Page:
Preprints
https://doi.org/10.5194/cp-2021-44
https://doi.org/10.5194/cp-2021-44

  03 May 2021

03 May 2021

Review status: this preprint is currently under review for the journal CP.

Dating of an East Antarctic ice core (GV7) by high resolution chemical stratigraphies

Raffaello Nardin1, Mirko Severi1,2, Alessandra Amore1, Silvia Becagli1,2, Francois Burgay3,4, Laura Caiazzo5, Virginia Ciardini6, Giuliano Dreossi2,3, Massimo Frezzotti7, Sang-Bum Hong8, Ishaq Khan3, Bianca Maria Narcisi6, Marco Proposito6, Claudio Scarchilli6, Enricomaria Selmo9, Andrea Spolaor2,3, Barbara Stenni2,3, and Rita Traversi1,2 Raffaello Nardin et al.
  • 1Department of Chemistry “Ugo Schiff”, University of Florence, Florence, 50019, Italy
  • 2Institute of Polar Sciences of the National Research Council of Italy (ISP-CNR), 30172, Venice, Italy
  • 3Department of Environmental Sciences, Informatics and Statistics of the Ca’ Foscari University of Venice, Venice, 30172, Italy
  • 4Laboratory of Environmental Chemistry (LUC), Paul Scherrer Institut, 5232 Villigen PSI, Switzerland
  • 5National Institute of Nuclear Physics (INFN), Florence, 50019, Italy
  • 6ENEA, Laboratory of Observations and Measures for the environment and climate, 00123 Rome, Italy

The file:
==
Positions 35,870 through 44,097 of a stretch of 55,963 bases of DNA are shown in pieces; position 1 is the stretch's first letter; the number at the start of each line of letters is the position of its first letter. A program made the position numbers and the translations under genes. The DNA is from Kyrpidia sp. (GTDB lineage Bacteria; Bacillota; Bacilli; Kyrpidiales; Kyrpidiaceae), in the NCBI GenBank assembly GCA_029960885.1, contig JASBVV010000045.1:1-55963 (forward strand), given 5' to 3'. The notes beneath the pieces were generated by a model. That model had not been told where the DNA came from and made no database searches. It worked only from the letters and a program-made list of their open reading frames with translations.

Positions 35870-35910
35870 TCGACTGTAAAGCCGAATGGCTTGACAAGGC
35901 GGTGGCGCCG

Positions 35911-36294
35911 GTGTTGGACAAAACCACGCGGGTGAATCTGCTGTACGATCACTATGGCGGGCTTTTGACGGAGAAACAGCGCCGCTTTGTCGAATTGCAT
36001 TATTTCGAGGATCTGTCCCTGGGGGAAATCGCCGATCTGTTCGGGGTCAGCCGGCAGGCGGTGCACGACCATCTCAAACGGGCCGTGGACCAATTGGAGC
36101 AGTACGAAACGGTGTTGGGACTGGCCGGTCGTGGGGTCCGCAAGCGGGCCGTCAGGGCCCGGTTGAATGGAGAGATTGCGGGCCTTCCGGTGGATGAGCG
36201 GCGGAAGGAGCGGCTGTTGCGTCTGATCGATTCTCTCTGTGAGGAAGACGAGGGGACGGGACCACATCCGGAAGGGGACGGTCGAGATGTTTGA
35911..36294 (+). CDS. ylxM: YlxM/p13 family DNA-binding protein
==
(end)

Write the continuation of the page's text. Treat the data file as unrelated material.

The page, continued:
• 7Department of Science, Geologic Sciences section, Roma 3 University, 00154 Rome, Italy
  • 8Division of Glacial Environmental Research, Korea Polar Research Institute (KOPRI), Incheon 21990, Korea
  • 9Department of Chemistry, Life Sciences and Environmental Sustainability, University of Parma, Parma, 43121, Italy

Abstract. Ice core dating is the first step for a correct interpretation of climatic and environmental changes. In this work, we release a stratigraphic dating of the uppermost 197 m of the 250 m deep GV7(B) ice core (drilling site, 70°41’S, 158°52’E, 1950 m a.s.l.) with a sub-annual resolution. Chemical stratigraphies of NO3, MSA (methanesulfonic acid), non-sea salt SO42−, sea-salt ions and the oxygen isotopic composition (δ18O) were used in the annual layer counting upon the identification of a seasonal profile in their records. Different procedures were tested and thanks to the volcanic history of the core, obtained in previous works, an accurate age-depth correlation was obtained for the period 1179–2009 CE. Once the dating of the core was finalized, the annual mean accumulation rate was evaluated throughout the analyzed 197 m of the core, obtaining an annually resolved history of the snow accumulation on site in the last millennium. A small, yet consistent, rise in accumulation rate was found for the last 830 years since the middle of the 18th century.

Raffaello Nardin et al.

Status: open (until 28 Jun 2021)

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Raffaello Nardin et al.

Raffaello Nardin et al.

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Short summary
The first step to exploit all the potential information buried into ice cores is to produce a reliable age scale. Basing on chemical and isotopic stratigraphies from the 197 m long Antarctic GV7 ice core, an accurate dating was achieved showing that the archive spans roughly the last 830 years. The relatively high accumulation rate allowed using the non-sea salt-sulphate seasonal pattern for counting annual layers. Accumulation rate reconstruction exhibited a slight rise since 18th century.